What happened when 6 flying Alien Saucers Landed in England

They had metal domes, emitted a strange and ominous hum and appeared in a straight line one morning in the south of England. The public, the police, and the Army believed they had landed extraterrestrial spaceships until it was revealed that it was a student joke. But how did they make the deception so successful?

Apparently, extraterrestrial ships unleashed a major military and police operation witnessed by Ray Seager who was with other children playing when one of the six saucers was found on Sheppey Island on September 4, 1967.

“We came running, and there it was,” he says. “It was real: it was in front of us!”

“It had the shape of the ancient flying saucers: a large silver dome in the middle with a thing around. Indeed , it was a flying saucer .”

Although the children were excited, remember that they were also afraid.

“When the police arrived on the hill, they beckoned us from below to get us away. I think they were as scared as we are.”

Dishes were monitored, listened to and weighed at police stations and a Royal Air Force base (RAF) throughout the day.

Sheppey’s saucer was removed by an RAF helicopter.

But as the object found in Berkshire squeaked, emitted whistles and was filled with a mysterious liquid, they preferred to take the experts to the place of “landing.”

The cymbals were brought in for examination before their creators confessed that they had been responsible for the “invasion.”

Doubts regarding the saucers arose after batteries were found in one of them.

What happened

From the moment the Farnborough Royal Aircraft Establishments (RAE) devised deception, they were determined to be convincing, says engineer Chris Southall.
Everyone was interested in science fiction and set out to create a design that not outside human recognizably.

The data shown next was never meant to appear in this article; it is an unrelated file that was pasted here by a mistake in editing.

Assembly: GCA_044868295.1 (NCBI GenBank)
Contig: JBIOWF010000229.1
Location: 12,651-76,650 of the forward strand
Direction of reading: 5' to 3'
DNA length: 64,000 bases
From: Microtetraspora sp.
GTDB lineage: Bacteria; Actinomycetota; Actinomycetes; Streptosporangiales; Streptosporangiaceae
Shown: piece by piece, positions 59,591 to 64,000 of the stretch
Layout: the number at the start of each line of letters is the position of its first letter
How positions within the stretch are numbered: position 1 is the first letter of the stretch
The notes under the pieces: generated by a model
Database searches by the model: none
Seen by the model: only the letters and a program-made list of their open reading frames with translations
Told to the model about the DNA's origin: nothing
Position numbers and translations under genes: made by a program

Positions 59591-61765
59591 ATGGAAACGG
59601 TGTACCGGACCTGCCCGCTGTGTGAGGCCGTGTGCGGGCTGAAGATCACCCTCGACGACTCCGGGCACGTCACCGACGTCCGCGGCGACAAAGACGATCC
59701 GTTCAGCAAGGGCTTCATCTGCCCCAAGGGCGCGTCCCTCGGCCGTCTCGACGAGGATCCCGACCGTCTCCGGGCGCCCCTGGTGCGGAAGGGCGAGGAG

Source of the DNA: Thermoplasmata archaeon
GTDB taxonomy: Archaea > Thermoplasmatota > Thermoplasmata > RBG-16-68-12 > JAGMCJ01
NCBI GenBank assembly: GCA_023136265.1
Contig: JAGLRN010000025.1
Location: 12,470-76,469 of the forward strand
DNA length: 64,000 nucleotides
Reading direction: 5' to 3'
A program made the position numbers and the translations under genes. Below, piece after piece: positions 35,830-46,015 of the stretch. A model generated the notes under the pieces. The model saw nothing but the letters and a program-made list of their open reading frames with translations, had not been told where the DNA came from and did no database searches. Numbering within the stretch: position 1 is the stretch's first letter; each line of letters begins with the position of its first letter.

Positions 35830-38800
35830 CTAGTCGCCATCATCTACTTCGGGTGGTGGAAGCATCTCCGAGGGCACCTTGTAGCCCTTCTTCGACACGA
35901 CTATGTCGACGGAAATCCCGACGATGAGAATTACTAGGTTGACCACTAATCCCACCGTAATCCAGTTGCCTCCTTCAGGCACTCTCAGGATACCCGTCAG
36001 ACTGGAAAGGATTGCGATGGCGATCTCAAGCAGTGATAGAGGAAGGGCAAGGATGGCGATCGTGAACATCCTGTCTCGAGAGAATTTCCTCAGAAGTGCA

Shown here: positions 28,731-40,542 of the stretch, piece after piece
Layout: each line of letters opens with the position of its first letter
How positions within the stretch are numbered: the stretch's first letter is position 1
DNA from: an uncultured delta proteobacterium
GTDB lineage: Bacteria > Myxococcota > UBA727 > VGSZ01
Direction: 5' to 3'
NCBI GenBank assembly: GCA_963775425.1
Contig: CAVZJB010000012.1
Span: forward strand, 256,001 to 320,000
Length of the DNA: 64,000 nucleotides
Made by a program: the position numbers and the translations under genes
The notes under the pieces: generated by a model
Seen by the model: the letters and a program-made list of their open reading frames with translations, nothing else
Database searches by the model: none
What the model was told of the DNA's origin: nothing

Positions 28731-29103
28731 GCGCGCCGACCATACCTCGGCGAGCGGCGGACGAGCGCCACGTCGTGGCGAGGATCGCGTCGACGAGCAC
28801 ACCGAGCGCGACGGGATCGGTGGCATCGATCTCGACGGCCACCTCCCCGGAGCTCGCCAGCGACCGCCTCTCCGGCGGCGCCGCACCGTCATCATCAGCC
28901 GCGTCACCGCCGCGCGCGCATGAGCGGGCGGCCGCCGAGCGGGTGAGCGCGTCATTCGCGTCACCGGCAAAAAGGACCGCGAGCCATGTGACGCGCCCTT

Therefore, the saucers could not have traits similar to those of terrestrial inventions, like airplanes or boats, so things like tortillas or antennas were discarded.

First, they made the fiberglass plates and covered with metal. They were built in two halves in plaster casts that they then joined, but not before putting electronic sound equipment inside.

The objects were filled with flour and water, a mixture fermented inside them, resulting in an explosion when drilled.

“When you turned the dishes upside down, you moved a switch and turned on a battery,” Southall says.

“As we were going to put them in the fields in secret, we did not want them to make noise. When we were ready to leave, we turned them around so they would start making noise and we would run away.”

The saucers were also filled with a mixture of flour and water that was fermented and turned into a foul-smelling.

“We wanted to do something that looked strange,” he said.

Once completed, they were placed in six places in a straight line from east to west: Queenborough on Sheppey Island, Bromley in South London, Ascot, Welford Village, near Newbury, Berkshire, Chippenham in Wiltshire and Clevedon in Somerset.

The newspapers showed that the saucers “landed” in a straight line.